Dragon Quest Builders Challenges Guide Walkthrough Chapter 4 Sword of Ruin

Return to the first island you landed on in Chapter 4 and head South-East, climbing the mountain range here. You will come to a sign that reads 'Tantegel Sanctuary'. Break the blocks and head inside. Kill Skeletons to receive keys and make your way down through the Sanctuary.

Eventually you'll walk through a door that seems to lead no where. Break the mossy earth blocks here and continue down the staircase. At the end of this floor waits a chest containing the Sword of Ruin. Pick it up and place it in your Colossal Coffer for safe-keeping.

Now you know exactly how to complete every challenge in Dragon Quest Builders. Please submit any questions you may be left with regarding challenges in the comment section below. I'll help walk you through them as best I can!

Dragon Quest Builders Guide - How to find Coarse Cloth (and other elusive Monster Drops) https://www.gameskinny.com/0sc8a/dragon-quest-builders-guide-how-to-find-coarse-cloth-and-other-elusive-monster-drops https://www.gameskinny.com/0sc8a/dragon-quest-builders-guide-how-to-find-coarse-cloth-and-other-elusive-monster-drops Thu, 13 Oct 2016 18:11:03 -0400 Autumn Fish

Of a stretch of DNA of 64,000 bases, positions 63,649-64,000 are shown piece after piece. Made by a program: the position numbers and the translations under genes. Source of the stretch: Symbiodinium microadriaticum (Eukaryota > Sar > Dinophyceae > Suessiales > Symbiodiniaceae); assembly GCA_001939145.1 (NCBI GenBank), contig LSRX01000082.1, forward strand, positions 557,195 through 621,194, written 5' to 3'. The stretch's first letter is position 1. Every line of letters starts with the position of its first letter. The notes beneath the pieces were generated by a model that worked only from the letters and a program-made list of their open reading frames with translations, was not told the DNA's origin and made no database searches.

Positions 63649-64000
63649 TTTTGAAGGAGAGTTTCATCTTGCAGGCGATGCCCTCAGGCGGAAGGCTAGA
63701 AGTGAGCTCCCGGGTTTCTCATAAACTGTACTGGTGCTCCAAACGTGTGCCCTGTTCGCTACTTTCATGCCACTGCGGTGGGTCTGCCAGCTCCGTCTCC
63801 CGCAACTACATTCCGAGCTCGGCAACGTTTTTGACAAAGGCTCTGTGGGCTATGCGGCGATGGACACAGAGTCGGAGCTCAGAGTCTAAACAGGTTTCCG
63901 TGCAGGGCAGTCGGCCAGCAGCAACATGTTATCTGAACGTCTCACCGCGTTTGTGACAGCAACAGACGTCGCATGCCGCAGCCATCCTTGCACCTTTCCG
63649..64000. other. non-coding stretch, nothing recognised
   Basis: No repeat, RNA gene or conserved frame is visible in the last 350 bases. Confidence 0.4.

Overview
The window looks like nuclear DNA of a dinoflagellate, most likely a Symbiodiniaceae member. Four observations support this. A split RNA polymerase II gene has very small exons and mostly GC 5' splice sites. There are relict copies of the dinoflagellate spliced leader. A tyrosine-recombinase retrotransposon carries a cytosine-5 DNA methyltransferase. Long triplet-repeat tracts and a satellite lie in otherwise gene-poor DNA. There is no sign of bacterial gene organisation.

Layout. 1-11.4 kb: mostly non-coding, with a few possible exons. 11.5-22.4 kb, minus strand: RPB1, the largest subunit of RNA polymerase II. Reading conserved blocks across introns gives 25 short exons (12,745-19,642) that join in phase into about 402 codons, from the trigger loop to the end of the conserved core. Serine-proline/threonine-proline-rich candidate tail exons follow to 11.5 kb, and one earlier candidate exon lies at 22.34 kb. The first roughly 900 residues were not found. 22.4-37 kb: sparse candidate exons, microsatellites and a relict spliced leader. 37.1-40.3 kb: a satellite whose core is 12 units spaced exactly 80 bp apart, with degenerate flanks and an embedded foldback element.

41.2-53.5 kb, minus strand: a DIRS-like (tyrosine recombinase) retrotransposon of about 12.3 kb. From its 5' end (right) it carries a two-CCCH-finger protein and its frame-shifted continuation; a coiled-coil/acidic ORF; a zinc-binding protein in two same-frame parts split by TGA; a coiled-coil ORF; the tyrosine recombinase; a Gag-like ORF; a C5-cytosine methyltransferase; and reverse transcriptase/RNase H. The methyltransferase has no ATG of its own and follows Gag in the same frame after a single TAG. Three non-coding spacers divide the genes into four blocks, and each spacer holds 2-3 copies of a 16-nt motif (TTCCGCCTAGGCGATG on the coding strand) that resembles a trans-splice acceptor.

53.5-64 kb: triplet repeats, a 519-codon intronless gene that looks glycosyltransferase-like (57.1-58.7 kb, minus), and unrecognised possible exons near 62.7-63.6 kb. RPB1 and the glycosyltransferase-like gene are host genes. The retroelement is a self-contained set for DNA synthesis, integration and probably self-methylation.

Despite not being a "Hero" in Dragon Quest Builders, you'll spend an awful lot of time killing monsters. Some of the most important materials in the game are dropped from monsters. I'm sure you've already noticed the ever-handy blue ooze, but what about coarse cloth or fur?

If you're like me, you'll be smashing every plant, twig, or rock you come across to try and discover new materials. However, I often find myself neglecting monsters, especially if I've encountered them in previous chapters.

This is a catastrophic mistake.

Repeat after me. "I will kill every monster I see." Go ahead, say it out loud. I'll wait.

Done? Good. Following that advice religiously will severely reduce the potential for material shortage in the future. The reason this nugget of advice is so pivotal is because monsters have different drop tables in every chapter.

For example, lets take a look at Coarse Cloth drops through every chapter in Dragon Quest Builders: